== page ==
ADA reminds us not all are mobile
August 31, 2012 1:38PM
Updated: October 4, 2012 6:05AM
This year marks the 22nd anniversary of the Americans with Disabilities Act. At any given time, one in five Americans experience some form of a disability, whether permanent or temporary.
The goal of the act is to make certain a person with a disability, whether visual, physical, mental or hearing impaired, has the same rights and access as someone who does not.
I didn’t give a lot of thought to the barriers that exist for people with disabilities until I had knee surgery and used crutches and sometimes a wheelchair to get around.
I used a wheelchair to shop at a clothing store and I got caught up in the racks of clothing because they were so close together. I wasn’t good at maneuvering the wheelchair, either.
It was a little funny, but embarrassing at the same time. Had I not been with my two sisters to make a joke of the situation, I would have been even more embarrassed and very frustrated.
Now that my mom uses a walker and needs a lot of assistance from me and others, I can better understand some of the difficulties people face as they maneuver things like clothing racks, heavy doorways and small bathrooms.
Out walking with friends recently I noticed detectable warning markers being installed by the village of Channahon between the bike path crossing the driveways of Three Rivers School and to the crosswalk between Ford Road and Chipwood Drive.
Those are the big red concrete squares with raised nodules embedded in sidewalks. The texture creates a warning for the visually impaired so they know when they are approaching a busy crossroad.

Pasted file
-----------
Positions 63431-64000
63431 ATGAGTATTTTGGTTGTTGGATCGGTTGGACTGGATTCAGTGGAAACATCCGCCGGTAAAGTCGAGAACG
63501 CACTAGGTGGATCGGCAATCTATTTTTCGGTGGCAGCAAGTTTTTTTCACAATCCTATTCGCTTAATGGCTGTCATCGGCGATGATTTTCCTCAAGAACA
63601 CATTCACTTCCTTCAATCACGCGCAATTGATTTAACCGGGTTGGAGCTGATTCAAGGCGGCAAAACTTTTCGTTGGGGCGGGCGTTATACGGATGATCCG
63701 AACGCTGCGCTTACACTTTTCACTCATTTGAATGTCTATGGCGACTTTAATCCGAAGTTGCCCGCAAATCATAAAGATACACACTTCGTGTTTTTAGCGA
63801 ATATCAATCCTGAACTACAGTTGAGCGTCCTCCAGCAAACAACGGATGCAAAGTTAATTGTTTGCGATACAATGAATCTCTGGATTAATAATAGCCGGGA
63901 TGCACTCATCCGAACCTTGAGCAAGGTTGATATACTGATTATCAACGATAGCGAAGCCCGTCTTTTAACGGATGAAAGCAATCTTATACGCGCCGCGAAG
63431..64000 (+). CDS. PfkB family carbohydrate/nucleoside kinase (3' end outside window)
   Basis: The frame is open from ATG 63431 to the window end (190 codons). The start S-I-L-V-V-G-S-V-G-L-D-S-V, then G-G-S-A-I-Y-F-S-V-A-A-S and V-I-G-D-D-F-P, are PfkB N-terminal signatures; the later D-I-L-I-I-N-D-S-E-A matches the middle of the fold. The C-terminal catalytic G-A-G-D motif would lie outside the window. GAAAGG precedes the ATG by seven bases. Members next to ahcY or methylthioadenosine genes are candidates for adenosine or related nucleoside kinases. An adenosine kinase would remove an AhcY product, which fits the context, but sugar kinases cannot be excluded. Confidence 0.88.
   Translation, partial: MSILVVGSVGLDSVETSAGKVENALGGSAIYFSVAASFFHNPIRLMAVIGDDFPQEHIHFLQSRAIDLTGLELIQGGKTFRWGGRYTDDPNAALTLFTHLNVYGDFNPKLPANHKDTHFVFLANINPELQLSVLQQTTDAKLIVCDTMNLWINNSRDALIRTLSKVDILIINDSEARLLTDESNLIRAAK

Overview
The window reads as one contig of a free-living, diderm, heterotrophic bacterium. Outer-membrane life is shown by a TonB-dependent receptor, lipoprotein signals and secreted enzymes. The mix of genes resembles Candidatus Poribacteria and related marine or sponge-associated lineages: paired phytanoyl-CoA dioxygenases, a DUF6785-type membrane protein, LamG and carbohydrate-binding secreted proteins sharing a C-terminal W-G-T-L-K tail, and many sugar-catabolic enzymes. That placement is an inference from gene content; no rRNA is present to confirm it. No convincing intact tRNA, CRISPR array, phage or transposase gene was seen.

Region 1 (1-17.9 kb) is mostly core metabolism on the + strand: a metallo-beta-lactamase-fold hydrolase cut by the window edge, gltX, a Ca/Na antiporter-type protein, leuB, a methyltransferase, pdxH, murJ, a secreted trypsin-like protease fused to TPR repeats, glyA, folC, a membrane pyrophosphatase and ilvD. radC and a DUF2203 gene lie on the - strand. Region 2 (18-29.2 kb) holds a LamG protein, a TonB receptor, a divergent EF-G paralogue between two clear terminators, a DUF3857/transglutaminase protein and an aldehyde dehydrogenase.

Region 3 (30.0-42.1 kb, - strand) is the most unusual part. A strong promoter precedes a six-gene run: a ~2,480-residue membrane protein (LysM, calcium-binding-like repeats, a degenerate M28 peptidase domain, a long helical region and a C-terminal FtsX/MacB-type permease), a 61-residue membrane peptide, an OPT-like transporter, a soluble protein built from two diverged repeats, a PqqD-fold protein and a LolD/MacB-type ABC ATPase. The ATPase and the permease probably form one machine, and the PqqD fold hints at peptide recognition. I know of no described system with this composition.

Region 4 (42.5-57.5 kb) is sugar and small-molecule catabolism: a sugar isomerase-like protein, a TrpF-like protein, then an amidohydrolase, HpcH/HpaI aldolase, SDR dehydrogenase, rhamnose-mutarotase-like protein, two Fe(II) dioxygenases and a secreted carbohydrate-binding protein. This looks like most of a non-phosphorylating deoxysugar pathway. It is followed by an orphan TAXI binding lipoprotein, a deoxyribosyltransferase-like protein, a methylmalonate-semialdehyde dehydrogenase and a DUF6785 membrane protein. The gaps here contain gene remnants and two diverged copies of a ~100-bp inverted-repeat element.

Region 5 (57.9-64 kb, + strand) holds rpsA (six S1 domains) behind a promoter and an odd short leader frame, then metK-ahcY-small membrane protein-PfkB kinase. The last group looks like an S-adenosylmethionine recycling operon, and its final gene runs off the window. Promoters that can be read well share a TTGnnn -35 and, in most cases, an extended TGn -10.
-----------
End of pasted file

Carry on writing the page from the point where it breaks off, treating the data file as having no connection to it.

It’s a good thing they are there, because while there’s a pedestrian crossing sign along Ford Road it’s unusual for anyone to slow down for walkers or bicyclists.
The subdivision I live in had the markers installed two years ago when the curbs were reconstructed.
Newer developments already have them and as the village upgrades older sidewalks more will be installed.
Many buildings and housing developments in Channahon are less than 22 years old so they are up to date with ADA codes, said Public Works Director Ed Dolezal.
But when an employee at the municipal building had a temporary injury and required a wheelchair, they found the entrance doors, while in compliance, weren’t user friendly, he said.
“Watching that person get in and out was a chore (for them),” Dolelzol said. “We put in automatic doors a couple years ago. It makes it a lot easier.”
During the week of July 22 through 29, the village of Minooka proclaimed Accessibility Awareness Week through the Accessible Cities Alliance. The alliance is a broad-based network of community leaders, disability advocates, persons with disabilities and community representatives whose goal is to ensure full and total accessibility for all citizens.
Denise Winfrey, a past president and co-chair of the alliance, came to the village board meeting and accepted the proclamation from Minooka Village President Pat Brennan.
The village will encourage voluntary efforts to remove structural barriers within local businesses, increase compliance of laws and provide resources to those who create or need those accessibilities.
Included in that are designated parking at all village parks, safe walkways and easy access to municipal buildings.
Brennan, who worked with the United Way for nine years, said he feels lucky to have had the opportunity to have visited many agencies that serve people with disabilities.
“I learned to treat all people the same way I want to be treated,” he said.
While the American Disabilities Act is law, we can all do our part to assure that every person, with any type of disability, has the same barrier free opportunities that the rest of us take for granted.
Reach Kris Stadalsky at firstname.lastname@example.org.